“The best news of all? A Corbyn win will be the death of the Green Party. Hooray.” – Nigel Farage
This slice of wisdom, the born again UKIP leader delivered unto the readers of Breibart this week. The article was the usual Farage gumbo of liberal baiting and anti-EU polemics but I have to admit, he did make me think about the Greens a bit. Could a Corbyn led Labour Party really mean the end of the Greens?
I’ll start by saying, not literally. There will always be a Green Party in Britain because in some ways, the smaller the party, the better for a certain group of people within it. It could be ten people who gather in Lewes every year for “conference” – it would still technically exist. So what we’re asking here is will a Corbyn victory mean the end of the Green “surge”, which saw the party get over a million votes, an almost four fold increase on their 2010 result in terms of vote share? I would say, yes, almost certainly.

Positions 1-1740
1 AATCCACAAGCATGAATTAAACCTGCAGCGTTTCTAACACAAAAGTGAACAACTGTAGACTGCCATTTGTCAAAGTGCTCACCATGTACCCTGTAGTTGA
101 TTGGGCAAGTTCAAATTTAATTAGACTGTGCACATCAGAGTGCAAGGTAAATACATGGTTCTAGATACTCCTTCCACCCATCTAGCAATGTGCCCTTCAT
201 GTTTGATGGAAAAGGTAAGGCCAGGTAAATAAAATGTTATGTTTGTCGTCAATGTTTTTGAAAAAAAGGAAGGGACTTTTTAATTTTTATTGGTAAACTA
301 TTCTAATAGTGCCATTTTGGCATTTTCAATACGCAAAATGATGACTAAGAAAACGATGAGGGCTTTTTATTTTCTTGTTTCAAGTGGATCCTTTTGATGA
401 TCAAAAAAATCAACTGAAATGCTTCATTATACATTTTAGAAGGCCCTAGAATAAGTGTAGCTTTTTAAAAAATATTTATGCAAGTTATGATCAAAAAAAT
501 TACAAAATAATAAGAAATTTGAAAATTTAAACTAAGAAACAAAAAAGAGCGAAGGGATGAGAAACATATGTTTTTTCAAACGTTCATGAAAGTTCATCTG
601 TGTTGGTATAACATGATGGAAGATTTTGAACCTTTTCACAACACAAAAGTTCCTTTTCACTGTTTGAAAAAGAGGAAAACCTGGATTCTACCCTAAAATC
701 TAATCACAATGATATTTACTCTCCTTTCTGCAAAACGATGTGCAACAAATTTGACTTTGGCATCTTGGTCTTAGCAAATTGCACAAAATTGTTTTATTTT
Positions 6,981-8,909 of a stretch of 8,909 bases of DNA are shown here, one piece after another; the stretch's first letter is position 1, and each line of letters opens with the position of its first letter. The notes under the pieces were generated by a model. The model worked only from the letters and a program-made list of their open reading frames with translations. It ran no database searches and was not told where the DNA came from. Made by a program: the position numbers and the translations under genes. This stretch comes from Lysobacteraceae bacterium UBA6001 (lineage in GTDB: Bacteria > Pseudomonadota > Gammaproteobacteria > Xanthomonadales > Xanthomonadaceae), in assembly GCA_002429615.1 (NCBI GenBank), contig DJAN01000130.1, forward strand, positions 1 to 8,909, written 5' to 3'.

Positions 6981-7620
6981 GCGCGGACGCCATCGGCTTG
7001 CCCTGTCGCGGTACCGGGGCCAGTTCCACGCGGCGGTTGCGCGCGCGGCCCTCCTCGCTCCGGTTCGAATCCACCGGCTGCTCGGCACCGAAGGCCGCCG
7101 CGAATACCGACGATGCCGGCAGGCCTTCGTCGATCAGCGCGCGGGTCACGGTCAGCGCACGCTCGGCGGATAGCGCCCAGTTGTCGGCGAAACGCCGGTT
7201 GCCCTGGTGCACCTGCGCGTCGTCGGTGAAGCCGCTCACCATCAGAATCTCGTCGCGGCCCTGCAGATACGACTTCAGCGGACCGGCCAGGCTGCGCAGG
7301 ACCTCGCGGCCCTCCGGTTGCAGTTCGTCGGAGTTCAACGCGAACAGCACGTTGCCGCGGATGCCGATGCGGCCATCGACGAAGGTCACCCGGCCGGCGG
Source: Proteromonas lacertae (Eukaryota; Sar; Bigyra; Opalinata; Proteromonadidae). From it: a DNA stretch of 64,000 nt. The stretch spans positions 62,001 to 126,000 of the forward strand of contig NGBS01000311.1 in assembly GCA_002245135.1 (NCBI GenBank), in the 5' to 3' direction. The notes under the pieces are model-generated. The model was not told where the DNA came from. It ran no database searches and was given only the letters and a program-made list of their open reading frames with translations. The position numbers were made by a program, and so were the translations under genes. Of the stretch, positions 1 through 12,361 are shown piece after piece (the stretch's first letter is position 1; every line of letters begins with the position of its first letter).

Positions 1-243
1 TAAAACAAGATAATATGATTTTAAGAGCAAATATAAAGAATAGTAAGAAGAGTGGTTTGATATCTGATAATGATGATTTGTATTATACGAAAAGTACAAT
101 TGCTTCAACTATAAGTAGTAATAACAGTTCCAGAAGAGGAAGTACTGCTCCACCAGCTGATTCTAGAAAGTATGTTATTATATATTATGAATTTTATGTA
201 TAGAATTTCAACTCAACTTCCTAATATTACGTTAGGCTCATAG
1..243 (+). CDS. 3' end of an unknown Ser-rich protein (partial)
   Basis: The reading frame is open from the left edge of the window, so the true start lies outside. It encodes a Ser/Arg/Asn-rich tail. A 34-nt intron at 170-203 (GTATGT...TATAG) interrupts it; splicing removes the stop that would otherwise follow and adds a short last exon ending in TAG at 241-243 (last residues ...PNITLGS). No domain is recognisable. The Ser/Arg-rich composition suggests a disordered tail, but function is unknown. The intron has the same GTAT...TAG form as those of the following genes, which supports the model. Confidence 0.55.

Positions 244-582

The Greens will never get a million votes in an election ever again if Jeremy wins. Why vote for a fringe outfit if one of the two major parties in Britain is running on the same agenda? I mean, if you are someone who actually wants to see those policies enacted at some point as opposed to feeling cool for being part of some nominal exercise, obviously? Not very many will opt for the fringe – certainly not a million. I suppose if Labour went massively to the right following the Corbyn experiment going awry (so somewhere slightly to the left of Ed Miliband then), I guess those same people could retreat back to the Greens. But why bother? That’s what’s so scary for Labour regarding Corbyn: having won once, why couldn’t they win again?
One way for the Greens to remain relevant while an uber-left Labour Party stalks the Earth is to actually concentrate on their supposed raison d’etre. The environment, I mean, just in case you needed reminding given the Greens don’t spend all that much time talking about it of late. They could rediscover it – lose the “attunement”crap and get back in touch with their roots. With the rise of single party issues, they could even gain some followers from different parts of the political spectrum apart from the left of Lenins, all of the new recruits simply interested in environmentalism whatever else might politically catch their fancy.
But I doubt this will happen. The Greens will continue trying to plow the same field, now gone completely dry, until the ten bearded men in Lewes scenario unfolds. Unlike Nigel Farage, this doesn’t make me want to go “hooray”. It actually makes me rather sad.